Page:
In recent years, american Botanist have enjoyed an ever brighter glowing spotlight as the band refined their eccentric take on the black metal genre. Replacing guitars with nothing less but hammered dulcimers, the band takes a unique approach to this traditionally guitar-centric metal subgenre.
Founded by Ortrebor in 2009, Botanist operated as a one-man band until the musicians that initially supported Ortrebor for live performances became a permanent part of the creative process during the creation of VI: Flora, Botanist's fifth full-length album and also the release that started to really propel the band's popularity.
VI: Flora was also my first contact with the project and ever since then I've kept a close eye on Botanist's output. Releasing their second EP Hammer of Botany in 2015, the band further refined their sound and reached for greater heights.
Despite how strange the premise of the band's musical output is, Botanist surprisingly aren't very adventurous when it comes to their compositions. The band displays a strong focus on refining and polishing their approach and they really managed to, if sometimes only ever so slightly, outdo themselves with every new addition to their catalog.
Green Metal marks the third EP in Botanist's discography and, like many times before, the band is joined by another project to make this a split release. I will in turn split this review in two parts and go over Botanist's and Oskoreien's contributions respectively.
The first five tracks on this release were supplied by Botanist and right off the bat the band shows off tremendous skill in weaving a multifacetted atmosphere.
Amorphophallus Titanum kicks off this split with some dark and ominous dulcimers contrasted by bright flashes in the form of another layer. The bass and dulcimers come together to form an incredibly dynamic atmosphere of departure with ever-changing emotional colors. The climax of this track ultimately delivers a particularly captivating close to a strong opener.
Right after that we have Clathrus Columnatus. The song begins with a flurry of Botanist's characeristic, clicking hi-hats and hammerblasts propelling cryptic and foreboding dulcimers that once again give way to a brighter but no less mystical ambience. Alternating between these two patterns, Clathrus Columnatus ends as unsettling as it began.
The third song, Varkoor, is one of the most impressive compositions Botanist have released so far. Varkoor is permeated by sorrowful beauty and dreamy wonderment, delivered by courtains of wonderfully layered and incredibly expressive dulcimers.
Saprophyte and Dracula Vampira constitute the last two tracks Botanist supplies for this release and further elaborate the dreamier qualities of the band's sound that emerged here and there over the course of their more recent releases. Dracula Vampira in particular brings some pleasant and contemplative columns of dulcimers to the table.
The next track, Deterministic Chaos, marks the beginning of Oskoreien's section on this split.
Oskoreien is a one-man black metal project from California that made its debut in 2011 with a self-titled album. I liked the generally unconventional approach to black metal on his debut with its dark storms of triumphant guitars and soaring melodies but I felt like the compositions ultimately dragged on a bit and were quite inconsistent in their levels of memorability.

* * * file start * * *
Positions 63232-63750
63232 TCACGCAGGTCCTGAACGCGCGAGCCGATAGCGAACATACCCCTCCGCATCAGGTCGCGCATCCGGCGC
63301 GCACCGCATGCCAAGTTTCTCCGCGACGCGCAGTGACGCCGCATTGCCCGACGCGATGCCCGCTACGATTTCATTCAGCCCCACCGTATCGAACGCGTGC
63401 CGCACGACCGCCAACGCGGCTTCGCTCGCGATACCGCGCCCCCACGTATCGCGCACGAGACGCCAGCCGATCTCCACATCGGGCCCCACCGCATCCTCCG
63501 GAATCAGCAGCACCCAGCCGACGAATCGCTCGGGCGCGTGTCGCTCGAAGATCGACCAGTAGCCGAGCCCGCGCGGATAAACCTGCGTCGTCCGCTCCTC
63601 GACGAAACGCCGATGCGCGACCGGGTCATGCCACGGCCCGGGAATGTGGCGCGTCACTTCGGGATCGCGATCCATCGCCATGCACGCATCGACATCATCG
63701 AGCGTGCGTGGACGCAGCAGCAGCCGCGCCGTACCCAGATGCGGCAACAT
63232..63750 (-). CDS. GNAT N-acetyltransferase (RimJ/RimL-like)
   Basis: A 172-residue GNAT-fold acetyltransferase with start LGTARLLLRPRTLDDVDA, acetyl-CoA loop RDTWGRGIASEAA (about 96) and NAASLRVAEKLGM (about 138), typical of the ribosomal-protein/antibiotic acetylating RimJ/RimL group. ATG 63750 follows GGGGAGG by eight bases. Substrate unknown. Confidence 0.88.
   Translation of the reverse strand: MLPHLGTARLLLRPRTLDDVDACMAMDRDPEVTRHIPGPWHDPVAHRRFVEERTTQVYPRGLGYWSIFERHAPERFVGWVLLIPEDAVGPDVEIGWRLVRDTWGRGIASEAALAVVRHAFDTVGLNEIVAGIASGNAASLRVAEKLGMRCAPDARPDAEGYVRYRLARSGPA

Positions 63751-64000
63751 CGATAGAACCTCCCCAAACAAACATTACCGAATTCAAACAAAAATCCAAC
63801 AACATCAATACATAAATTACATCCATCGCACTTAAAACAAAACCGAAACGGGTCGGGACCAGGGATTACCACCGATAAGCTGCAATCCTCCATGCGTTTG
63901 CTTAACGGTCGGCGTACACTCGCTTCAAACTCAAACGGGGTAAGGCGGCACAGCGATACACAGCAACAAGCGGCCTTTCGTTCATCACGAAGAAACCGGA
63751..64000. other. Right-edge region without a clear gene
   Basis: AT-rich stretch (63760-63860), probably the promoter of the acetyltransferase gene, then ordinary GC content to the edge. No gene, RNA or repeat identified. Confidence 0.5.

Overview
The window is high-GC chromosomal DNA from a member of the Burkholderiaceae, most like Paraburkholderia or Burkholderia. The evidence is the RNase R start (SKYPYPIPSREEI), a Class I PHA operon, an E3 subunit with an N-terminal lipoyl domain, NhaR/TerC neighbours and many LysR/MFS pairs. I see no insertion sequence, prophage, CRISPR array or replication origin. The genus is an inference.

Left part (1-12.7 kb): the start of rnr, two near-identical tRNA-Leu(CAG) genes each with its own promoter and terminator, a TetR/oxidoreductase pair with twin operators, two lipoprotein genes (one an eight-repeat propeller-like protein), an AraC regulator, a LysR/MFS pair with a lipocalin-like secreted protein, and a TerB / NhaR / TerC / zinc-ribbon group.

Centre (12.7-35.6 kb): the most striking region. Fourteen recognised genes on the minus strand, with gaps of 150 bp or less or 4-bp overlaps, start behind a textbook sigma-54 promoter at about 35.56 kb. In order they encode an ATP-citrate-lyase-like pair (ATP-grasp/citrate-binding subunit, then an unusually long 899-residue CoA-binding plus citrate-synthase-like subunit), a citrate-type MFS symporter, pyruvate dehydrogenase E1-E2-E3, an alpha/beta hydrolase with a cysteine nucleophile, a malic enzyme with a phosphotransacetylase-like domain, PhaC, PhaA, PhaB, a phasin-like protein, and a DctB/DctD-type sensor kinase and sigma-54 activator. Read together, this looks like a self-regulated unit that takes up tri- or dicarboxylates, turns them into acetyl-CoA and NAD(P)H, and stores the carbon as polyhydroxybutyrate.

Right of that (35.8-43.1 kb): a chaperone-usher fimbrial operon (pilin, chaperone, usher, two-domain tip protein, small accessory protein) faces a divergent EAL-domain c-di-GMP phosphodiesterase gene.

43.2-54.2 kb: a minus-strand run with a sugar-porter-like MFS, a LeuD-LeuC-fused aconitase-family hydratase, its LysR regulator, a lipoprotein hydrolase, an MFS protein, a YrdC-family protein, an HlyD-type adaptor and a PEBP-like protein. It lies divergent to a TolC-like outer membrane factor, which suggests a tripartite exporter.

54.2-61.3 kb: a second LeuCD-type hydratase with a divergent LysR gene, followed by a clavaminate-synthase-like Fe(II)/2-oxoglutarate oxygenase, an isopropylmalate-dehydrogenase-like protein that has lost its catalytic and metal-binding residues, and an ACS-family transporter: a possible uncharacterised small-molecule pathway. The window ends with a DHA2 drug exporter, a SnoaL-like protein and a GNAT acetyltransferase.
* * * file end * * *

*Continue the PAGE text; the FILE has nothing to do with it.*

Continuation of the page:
The two song set Oskoreien supplies for this split consists of one new song and a cover of Placebo's Without You, I'm Nothing.
Oskoreien's new track Deterministic Chaos is a 13 minute long monster of a song that sees the project take a drastic turn in sound. The song starts off on some harsh noise sounds before droning and monumetal walls of distortion set in. The unsettling vocals on this track are much alike to the kind of screams you would hear in depressive suicidal black metal and cut through the thick curtains of noise like a knife. Though it does sound like this song primarily features highly distorted bass, backed by wailing guitars, Oskoreien has stated that no guitars were used in the recording of these tracks, which leads me to believe that what we're hearing on this track are synths emulating guitars.
Fading out into the noise segment that it started off on, Deterministic Chaos seamlessly transitions into the last track, Without You, I'm Nothing. Despite being a cover of a Placebo track, Oskoreien took a lot of liberties in his interpretation of the track and turns it into an even more severe emotional degradation than the original, spanning close to six minutes featuring his new droning sound paired with disquieting, reverbed screams.
Overall, both Botanist and Oskoreien have delivered outstanding material on this split. Botanist once more managed to outdo themselves and show a great amount of ambition and skill on this release that leaves me even more excited for the band's next project. Oskoreien's creative, new sound leaves room for exploration and I wonder if we can expect a new EP or full-length album in the future.
As a whole, EP III: Green Metal/Deterministic Chaos is one of the strongest EPs of this year so far and makes yet another entry to the already long list of outstanding black metal releases of this year.